Pakistan’s all-weather ally China, along with countries like Saudi Arabia and the United Arab Emirates (UAE), are cautious about disbursing loans to the crisis-hit nation, the agency reported. Bloomberg press.
Pakistani Finance Minister Miftah Ismail said last week that China, Saudi Arabia and the United Arab Emirates had urged Pakistan to speak with the International Monetary Fund (IMF) first. “We went to Saudi Arabia, Dubai and talked to other countries – they are ready to give money, but all say we have to go to the IMF first,” Ismail said as quoted by the Bloomberg news agency.
This is a new development in Pakistan’s relationship with each of the aforementioned nations. The Bloomberg report pointed out that in 2018 Pakistan got loans from China, the UAE and Saudi Arabia before going to the IMF, but this time the allies said that if the IMF lends , they would too.
A Bloomberg dashboard also revealed that Pakistan’s economic risk score is currently at its lowest level since 2009. Over the past year, Pakistan’s foreign exchange reserves have halved while the Pakistani rupee has fallen. nearly 8% in May. The Pakistani rupee is the worst performer in Asia, according to data collected by Bloomberg News.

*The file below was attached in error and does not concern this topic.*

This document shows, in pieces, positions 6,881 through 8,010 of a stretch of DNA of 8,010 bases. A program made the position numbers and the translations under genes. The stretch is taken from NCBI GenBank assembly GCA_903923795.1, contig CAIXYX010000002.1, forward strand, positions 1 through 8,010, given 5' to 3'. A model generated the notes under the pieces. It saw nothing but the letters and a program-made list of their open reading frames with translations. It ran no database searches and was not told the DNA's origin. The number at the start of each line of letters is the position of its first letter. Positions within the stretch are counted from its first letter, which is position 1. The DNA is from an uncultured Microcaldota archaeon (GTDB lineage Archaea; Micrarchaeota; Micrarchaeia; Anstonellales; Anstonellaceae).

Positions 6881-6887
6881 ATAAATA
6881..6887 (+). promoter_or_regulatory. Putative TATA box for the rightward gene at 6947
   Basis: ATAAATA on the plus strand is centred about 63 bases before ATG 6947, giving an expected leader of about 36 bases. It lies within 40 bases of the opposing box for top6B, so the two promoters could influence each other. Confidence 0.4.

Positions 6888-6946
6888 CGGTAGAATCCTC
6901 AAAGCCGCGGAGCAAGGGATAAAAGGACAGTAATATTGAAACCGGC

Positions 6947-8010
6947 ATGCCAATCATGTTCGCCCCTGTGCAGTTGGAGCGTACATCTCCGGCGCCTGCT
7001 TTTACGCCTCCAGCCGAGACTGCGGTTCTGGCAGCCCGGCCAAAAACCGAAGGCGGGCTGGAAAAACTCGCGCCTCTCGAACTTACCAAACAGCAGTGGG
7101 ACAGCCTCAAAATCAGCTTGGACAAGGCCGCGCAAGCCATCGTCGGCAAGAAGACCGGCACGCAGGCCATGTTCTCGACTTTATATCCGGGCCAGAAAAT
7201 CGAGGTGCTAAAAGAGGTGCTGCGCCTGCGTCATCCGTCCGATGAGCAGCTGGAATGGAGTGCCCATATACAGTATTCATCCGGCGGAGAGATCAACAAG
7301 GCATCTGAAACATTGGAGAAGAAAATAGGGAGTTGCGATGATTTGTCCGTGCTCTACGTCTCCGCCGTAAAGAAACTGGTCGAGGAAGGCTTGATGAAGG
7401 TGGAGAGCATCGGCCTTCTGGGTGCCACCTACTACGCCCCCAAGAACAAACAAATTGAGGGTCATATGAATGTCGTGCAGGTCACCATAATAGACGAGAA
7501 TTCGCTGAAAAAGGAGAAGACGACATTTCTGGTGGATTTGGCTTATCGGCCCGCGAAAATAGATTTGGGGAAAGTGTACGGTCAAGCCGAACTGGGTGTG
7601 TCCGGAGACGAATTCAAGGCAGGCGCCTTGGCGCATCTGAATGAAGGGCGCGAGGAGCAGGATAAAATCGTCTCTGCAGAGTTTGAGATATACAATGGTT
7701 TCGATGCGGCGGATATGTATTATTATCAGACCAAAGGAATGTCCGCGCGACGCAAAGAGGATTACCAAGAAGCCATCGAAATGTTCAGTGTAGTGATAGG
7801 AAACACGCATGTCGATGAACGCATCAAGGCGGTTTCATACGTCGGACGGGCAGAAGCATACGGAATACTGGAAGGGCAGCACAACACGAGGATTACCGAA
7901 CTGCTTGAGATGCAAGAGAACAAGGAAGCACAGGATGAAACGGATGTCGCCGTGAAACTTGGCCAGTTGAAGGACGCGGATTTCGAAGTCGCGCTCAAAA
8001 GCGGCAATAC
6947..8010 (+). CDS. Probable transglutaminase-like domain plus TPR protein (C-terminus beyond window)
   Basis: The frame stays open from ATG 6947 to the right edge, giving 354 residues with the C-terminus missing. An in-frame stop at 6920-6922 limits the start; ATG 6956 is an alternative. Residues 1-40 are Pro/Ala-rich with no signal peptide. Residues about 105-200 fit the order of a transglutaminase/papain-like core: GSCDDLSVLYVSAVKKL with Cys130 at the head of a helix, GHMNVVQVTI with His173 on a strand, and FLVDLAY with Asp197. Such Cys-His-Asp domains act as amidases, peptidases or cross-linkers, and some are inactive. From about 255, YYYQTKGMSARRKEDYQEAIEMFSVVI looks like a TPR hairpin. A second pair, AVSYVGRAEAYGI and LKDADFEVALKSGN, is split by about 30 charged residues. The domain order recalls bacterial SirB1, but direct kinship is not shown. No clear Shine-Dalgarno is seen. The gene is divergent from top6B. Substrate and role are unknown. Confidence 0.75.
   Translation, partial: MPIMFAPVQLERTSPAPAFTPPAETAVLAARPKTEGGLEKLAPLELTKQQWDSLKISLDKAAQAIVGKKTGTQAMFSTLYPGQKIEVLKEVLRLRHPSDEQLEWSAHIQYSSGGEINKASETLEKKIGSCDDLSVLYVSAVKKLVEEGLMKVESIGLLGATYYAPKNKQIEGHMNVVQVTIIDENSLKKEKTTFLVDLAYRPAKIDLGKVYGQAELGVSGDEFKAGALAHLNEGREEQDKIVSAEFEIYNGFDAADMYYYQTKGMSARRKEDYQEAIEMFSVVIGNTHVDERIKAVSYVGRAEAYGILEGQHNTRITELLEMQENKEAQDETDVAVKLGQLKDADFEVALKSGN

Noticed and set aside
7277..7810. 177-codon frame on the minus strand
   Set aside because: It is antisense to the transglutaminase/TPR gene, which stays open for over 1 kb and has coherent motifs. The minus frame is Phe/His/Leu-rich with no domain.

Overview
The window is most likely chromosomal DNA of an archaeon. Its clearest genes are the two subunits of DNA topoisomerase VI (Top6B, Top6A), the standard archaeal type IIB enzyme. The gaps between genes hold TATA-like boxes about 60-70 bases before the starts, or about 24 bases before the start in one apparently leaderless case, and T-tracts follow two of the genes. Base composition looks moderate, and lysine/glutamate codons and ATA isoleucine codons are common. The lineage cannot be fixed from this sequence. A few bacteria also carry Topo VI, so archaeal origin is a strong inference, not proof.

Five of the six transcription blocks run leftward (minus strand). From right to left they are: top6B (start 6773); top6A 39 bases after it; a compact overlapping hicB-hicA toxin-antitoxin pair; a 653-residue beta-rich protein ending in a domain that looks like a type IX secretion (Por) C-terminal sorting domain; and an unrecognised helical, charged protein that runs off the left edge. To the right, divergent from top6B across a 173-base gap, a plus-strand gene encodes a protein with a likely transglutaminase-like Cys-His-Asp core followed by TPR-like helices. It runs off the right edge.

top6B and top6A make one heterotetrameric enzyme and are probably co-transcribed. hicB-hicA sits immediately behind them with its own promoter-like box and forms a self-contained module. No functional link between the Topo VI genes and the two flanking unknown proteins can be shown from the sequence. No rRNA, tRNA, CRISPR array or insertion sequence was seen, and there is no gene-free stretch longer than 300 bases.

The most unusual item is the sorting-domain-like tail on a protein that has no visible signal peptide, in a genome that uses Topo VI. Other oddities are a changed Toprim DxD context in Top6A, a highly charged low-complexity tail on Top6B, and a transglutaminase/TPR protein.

The Chinese Asian Infrastructure Investment Bank, set up to compete with global lenders, also sided with the IMF, reiterating that if the latter agrees to lend, the China-based bank will follow.
Pakistani Finance Minister Ismail also said the country was locked out of the global bond market and commercial banks.
If the IMF agrees, other donors should also help Pakistan reach the target. If the funding materializes, Pakistan will have $15 billion in foreign exchange reserves in the next fiscal year, up from about $10 billion. Pakistan faces $3.2 billion in debt due in 2022.
Dollar bonds gained after the government raised fuel prices – a key requirement highlighted by the IMF in order to resume its lending program. Pakistan’s dollar bonds hit a record high in May. He pointed out that Pakistan needed at least $36 billion in funding for the fiscal year starting in June.
The $6 billion bailout package was blocked by Imran Khan, Pakistan’s former prime minister, after cutting and freezing fuel prices. To counter its effects, Prime Minister Shehbaz Sharif banned imports of luxury goods and Pakistan’s central bank raised borrowing costs more than expected in May to counter record high imports.
(with entries from Bloomberg)
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